Eyes to the sky
New amateur astronomer uses 'traveling telescope' to get acquainted with universe
By Richard Zowie— Kathy Weaver has always enjoyed looking at the night sky, but when she was younger, her hobby in astronomy had to wait due to one particular inconvenience.
Growing up in a city with lights, it became too difficult to view the night sky and see anything in clear enough detail.
Weaver, who has been a member of the Hill Country Astronomers for about three years, now has her chance to better enjoy the night sky.
The club loans out to its members, on a monthly basis, a traveling telescope, specifically, an Orion Skywest Intelliscope with an eight-inch lens, donated to the club by Betty and Ross Murphy.
Ryan Behrends, Weaver’s fellow club member, described the telescope as a reflector that gathers light with a mirror.
“You can see lots of galaxies, globular clusters and nebulae,” Behrends said. “It’s a very capable scope.”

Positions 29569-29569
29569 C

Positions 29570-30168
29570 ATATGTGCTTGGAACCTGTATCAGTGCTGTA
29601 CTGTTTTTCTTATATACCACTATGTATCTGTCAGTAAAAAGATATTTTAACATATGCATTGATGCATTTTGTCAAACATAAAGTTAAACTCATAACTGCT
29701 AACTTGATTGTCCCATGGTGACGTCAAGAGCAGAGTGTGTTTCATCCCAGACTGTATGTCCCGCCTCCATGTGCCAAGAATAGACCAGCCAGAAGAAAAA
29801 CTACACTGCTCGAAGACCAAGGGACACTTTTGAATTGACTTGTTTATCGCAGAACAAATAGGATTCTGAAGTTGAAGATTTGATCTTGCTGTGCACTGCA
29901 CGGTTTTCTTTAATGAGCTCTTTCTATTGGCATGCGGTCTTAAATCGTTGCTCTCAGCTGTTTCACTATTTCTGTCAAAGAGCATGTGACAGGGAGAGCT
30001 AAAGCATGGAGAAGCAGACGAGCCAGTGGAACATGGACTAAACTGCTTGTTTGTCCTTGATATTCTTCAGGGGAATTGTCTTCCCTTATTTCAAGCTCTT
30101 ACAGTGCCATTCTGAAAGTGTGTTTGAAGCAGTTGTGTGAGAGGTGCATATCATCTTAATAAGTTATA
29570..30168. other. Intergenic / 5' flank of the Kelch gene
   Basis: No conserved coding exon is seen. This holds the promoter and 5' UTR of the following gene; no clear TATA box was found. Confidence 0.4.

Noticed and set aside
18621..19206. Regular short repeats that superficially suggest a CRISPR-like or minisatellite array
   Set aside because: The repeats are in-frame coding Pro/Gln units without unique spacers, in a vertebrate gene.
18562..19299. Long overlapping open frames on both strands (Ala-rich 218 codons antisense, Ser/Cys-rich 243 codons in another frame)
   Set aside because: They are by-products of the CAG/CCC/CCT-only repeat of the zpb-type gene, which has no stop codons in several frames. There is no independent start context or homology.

A lot of astronomy clubs loan telescopes out as a way of encouraging interest and helping new amateur astronomers learn about the planets, stars, galaxies, clusters and nebulae and other celestial objects in the night sky.
Besides the loaner telescope, Weaver’s sole equipment for viewing the night sky is her father’s 60-year-old binoculars.
“I’m probably the most amateur astronomer in the group,” she said. “But I’ve always enjoyed looking into the night sky.”
Weaver has been to a few “star parties” near Eldorado and, for the first time, got to see nebulae and globular clusters.
“That’s probably the first time I’d ever seen a totally dark sky,” she said. “I’m still trying to keep all the constellations straight.”
So far, using a telescope Weaver has also seen:
Saturn (“It’s so awesome to see those rings.”);
Jupiter (“You can see the moons. Sometimes they are lined up and other times askew.”); and,
The moon (“You have to be careful since it’s so bright. We prefer looking at it when it’s at a crescent.)
Currently, Weaver is using the telescope and her binoculars to view the Messier Objects. Named after 18th century French astronomer Charles Messier, the Messier Objects are a group of 110 nebulae, galaxies and star clusters; successfully locating and identifying them is considered by some a “rite of passage” for beginning amateur astronomers.
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